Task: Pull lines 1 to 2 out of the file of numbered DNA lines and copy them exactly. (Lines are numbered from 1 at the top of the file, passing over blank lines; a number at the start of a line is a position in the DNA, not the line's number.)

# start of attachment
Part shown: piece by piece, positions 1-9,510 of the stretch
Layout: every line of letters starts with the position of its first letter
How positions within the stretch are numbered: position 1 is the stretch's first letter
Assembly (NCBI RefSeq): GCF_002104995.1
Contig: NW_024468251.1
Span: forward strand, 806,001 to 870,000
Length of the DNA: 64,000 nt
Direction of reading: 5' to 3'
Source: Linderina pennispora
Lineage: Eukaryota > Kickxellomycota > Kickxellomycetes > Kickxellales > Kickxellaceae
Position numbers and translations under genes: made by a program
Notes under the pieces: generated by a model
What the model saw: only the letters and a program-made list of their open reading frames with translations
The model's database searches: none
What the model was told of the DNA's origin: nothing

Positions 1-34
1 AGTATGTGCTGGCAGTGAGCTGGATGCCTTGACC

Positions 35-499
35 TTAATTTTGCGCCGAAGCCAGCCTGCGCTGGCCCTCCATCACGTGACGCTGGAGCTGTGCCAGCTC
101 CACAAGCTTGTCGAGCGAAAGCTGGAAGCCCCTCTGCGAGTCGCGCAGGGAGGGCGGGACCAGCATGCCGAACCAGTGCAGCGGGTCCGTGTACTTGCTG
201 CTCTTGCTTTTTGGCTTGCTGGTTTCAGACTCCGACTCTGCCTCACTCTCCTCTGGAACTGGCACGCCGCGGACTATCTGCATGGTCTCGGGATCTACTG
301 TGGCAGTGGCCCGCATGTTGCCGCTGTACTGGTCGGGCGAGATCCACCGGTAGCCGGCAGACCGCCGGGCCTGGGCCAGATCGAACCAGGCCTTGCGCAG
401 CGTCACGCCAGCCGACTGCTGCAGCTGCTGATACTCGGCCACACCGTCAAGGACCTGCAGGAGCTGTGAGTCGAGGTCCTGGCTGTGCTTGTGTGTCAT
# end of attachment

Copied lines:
Part shown: piece by piece, positions 1-9,510 of the stretch
Layout: every line of letters starts with the position of its first letter